Raila’s 2017 coali­tion will play out af­ter the poll day. The ap­pear­ance of dis­unity in the op­po­si­tion is ac­tu­ally part of the strat­egy. It is an­chored on the pos­si­bil­ity of a run-off

The Star (Kenya) - - Voices -

Otto von Bis­marck once said, “Never be­lieve any­thing in pol­i­tics un­til it has been of­fi­cially de­nied.” Last week, Mom­basa Gov­er­nor Has­san Joho de­nied he will be ODM leader Raila Odinga’s run­ning mate in 2017. We can, there­fore, con­firm that, in­deed, Joho will be Raila’s run­ning mate. Let us now move on to a more im­por­tant mat­ter: Raila’s 2017 coali­tion strat­egy. Ev­ery po­lit­i­cal cy­cle brings forth fresh coali­tion for­ma­tions, also known as merg­ers. Whether their for­ma­tion is driven by des­per­a­tion, cal­cu­lated strat­egy or co­er­cion, the goal is to form gov­ern­ment. But only re­cently has the Kenyan po­lit­i­cal class got the hang of proper coali­tion for­ma­tion. Prior to the 2002 ‘Eureka Mo­ment’ where Narc was born, the op­po­si­tion was a dis­or­gan­ised and feud­ing lot that al­lowed Pres­i­dent Daniel Moi to sur­vive two multi-party elec­tions.

Since then, the per­ma­nent po­lit­i­cal in­ten­tion is to cal­cu­late how many Kenyans can be herded into eth­nic boxes, specif­i­cally for vot­ing pur­poses and then to form al­liances ac­cord­ingly.

The gen­e­sis of merg­ers was in 1964, when Kanu swal­lowed Kadu. That ar­range­ment, how­ever, was more of a hos­tile takeover. The merger had no im­me­di­ate elec­toral pur­pose. It’s sole mo­tive was to ‘tame’ per­ceived and ac­tual dis­si­dents.

An­other his­tor­i­cal merger worth not­ing is the short-lived Kanu-LDP union in 2002, which saw the sac­ri­fice of two Kanu loy­al­ists, Joseph Kamotho and Ge­orge Saitoti, by Moi all for the po­ten­tial 600,000 votes that Raila Odinga was sure to rope in.

In this 2017 elec­toral cy­cle, coali­tion for­ma­tion will take on new dimensions. This is be­cause the in­cum­bent Ju­bilee has con­sol­i­dated and dis­played its might. They are at ev­ery op­por­tu­nity demon­strat­ing nu­mer­i­cal and re­source strength. At the same time, Cord is crum­bling. Their eth­nic arith­metic is re­fus­ing to add up.

This is why Raila is craft­ing a new mode of coali­tion for­ma­tion. Tra­di­tion­ally, coali­tions re­quire three things.

First, that it en­dorses a sin­gle fron­trun­ner. Sec­ond, that it is multi-eth­nic, or a cros­seth­nic force that gets to­gether to beat the rul­ing hege­mony and third, that it is formed be­fore the elec­tion.

Raila’s 2017 coali­tion will de­part from the last rule and play out af­ter Elec­tion Day. It’s for­ma­tion, how­ever, will very qui­etly pre­cede it. In short, the ap­pear­ance of dis­unity in the op­po­si­tion is ac­tu­ally part of the strat­egy.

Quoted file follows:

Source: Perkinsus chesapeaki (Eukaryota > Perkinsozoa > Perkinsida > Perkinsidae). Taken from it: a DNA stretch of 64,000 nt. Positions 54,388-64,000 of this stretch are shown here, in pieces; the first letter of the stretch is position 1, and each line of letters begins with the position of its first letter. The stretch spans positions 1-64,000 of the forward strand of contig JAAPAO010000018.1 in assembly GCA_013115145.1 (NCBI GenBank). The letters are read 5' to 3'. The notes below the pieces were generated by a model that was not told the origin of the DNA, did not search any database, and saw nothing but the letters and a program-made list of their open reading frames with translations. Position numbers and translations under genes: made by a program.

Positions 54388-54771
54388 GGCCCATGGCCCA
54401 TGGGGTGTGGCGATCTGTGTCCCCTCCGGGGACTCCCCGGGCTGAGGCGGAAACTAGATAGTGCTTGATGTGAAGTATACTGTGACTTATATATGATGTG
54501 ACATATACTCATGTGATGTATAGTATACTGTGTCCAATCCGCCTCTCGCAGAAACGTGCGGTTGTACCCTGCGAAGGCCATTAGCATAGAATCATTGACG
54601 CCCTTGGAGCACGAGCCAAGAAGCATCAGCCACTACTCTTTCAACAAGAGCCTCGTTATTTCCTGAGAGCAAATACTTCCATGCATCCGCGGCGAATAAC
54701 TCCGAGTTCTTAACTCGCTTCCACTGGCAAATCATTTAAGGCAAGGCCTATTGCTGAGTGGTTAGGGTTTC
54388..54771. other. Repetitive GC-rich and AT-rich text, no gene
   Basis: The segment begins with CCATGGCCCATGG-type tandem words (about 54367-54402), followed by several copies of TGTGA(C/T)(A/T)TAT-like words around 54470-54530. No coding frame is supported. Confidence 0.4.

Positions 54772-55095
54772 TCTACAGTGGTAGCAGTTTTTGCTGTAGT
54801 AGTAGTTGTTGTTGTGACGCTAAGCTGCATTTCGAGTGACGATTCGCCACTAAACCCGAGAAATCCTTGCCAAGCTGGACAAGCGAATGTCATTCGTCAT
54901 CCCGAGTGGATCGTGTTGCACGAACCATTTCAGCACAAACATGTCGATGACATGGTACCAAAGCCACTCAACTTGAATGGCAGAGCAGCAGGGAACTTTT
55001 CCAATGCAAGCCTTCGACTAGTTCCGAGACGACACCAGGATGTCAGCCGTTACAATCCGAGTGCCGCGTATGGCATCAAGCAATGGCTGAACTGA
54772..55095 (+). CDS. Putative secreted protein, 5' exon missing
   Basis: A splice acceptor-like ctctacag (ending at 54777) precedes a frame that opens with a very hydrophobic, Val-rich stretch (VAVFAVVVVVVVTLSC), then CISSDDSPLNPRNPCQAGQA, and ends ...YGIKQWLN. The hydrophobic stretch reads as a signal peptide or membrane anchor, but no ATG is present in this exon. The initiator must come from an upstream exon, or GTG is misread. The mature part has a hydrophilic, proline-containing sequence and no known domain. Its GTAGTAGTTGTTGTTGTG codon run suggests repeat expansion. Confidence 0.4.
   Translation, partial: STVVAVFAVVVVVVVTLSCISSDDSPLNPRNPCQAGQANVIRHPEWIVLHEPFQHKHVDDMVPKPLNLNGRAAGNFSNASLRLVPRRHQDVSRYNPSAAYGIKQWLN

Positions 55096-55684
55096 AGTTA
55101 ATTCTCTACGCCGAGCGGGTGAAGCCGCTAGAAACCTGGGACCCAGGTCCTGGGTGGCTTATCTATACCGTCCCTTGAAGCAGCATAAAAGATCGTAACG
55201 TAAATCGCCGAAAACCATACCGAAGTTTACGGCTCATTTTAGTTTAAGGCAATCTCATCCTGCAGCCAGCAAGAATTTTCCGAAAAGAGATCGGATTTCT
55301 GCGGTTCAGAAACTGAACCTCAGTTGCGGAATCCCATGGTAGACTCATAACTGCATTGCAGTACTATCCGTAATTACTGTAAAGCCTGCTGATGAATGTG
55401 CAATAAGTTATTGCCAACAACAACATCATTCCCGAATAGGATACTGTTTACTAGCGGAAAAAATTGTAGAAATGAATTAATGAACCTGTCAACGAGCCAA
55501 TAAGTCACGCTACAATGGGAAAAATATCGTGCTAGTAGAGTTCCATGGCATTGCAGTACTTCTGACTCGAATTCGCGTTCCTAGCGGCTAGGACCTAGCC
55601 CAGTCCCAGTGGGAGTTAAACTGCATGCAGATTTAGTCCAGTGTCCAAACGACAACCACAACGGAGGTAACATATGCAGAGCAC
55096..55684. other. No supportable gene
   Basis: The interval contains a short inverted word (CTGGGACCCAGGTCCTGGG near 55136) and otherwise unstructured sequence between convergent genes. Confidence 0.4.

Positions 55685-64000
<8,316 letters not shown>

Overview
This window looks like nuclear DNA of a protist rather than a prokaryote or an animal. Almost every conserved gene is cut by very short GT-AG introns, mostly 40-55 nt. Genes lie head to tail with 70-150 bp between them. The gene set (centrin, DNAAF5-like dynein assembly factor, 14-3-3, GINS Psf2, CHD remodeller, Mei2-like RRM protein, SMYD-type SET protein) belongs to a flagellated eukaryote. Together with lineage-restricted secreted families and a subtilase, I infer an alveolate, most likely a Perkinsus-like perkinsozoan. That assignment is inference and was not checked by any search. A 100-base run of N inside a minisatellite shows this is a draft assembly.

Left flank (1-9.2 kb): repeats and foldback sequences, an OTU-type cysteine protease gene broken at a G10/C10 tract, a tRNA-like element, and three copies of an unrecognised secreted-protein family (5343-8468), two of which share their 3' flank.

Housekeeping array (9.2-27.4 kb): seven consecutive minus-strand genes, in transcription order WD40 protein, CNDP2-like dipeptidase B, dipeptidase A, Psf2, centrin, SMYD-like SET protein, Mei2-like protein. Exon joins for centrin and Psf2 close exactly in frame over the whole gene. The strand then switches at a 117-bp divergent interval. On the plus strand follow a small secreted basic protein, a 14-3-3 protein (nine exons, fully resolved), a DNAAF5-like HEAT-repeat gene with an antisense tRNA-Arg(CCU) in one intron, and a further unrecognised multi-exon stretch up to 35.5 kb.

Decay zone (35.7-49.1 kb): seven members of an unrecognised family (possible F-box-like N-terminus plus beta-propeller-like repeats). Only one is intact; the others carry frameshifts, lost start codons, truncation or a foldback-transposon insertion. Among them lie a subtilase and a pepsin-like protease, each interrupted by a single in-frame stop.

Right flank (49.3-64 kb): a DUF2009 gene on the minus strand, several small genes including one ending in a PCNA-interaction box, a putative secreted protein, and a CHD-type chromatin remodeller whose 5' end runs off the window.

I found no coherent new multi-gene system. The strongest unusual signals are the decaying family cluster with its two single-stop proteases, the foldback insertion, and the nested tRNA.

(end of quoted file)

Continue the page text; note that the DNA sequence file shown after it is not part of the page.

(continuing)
The post-poll coali­tion strat­egy is an­chored on the pos­si­bil­ity of a run-off. The in­ten­tion is to come to­gether af­ter the Ju­bilee Party fails to clinch the 50+1con­sti­tu­tional re­quire­ment. Bril­liant plan.

In a run –off, the win­ner of the first round never sur­vives the sec­ond round, be­cause all the run­ners up will con­sol­i­date their votes. In ex­e­cut­ing this strat­egy, there is only one statu­tory con­sid­er­a­tion that Raila must make: It is about his run­ning mate. The Po­lit­i­cal Par­ties Act stip­u­lates that when coali­tions make in­ter­nal power shar­ing plans, the ar­range­ments must be de­posited with the Regis­trar of Po­lit­i­cal Par­ties within stip­u­lated time­lines. So if Raila fronts Joho as his run­ning mate, but with the se­cret in­ten­tion of later form­ing a run-off coali­tion with ei­ther We­tang’ula or Kalonzo or both, he can­not ditch Joho in a whim. Un­less of course they will have a pre-de­ter­mined agree­ment, where Joho re­signs or steps down for an­other run­ning mate who will bring in their re­gional votes. Even then, Raila must bear the pos­si­bil­ity of be­trayal, that is, if Joho re­fuses to step down, his plan goes to the dogs. My ad­vice to him would be to get Joho to sign an un­dated res­ig­na­tion let­ter be­fore sub­mit­ting the coali­tion ar­range­ments. The risky thing about the en­tire run-off coali­tion is that there is a lot that is sub­ject to ju­di­cial in­ter­pre­ta­tion as re­gards time­lines.

And the last place Raila would like to find him­self is at the hands of the ju­di­ciary once again de­ter­min­ing his elec­toral fu­ture.


DAISY MARITIM MAINA Po­lit­i­cal econ­o­mist

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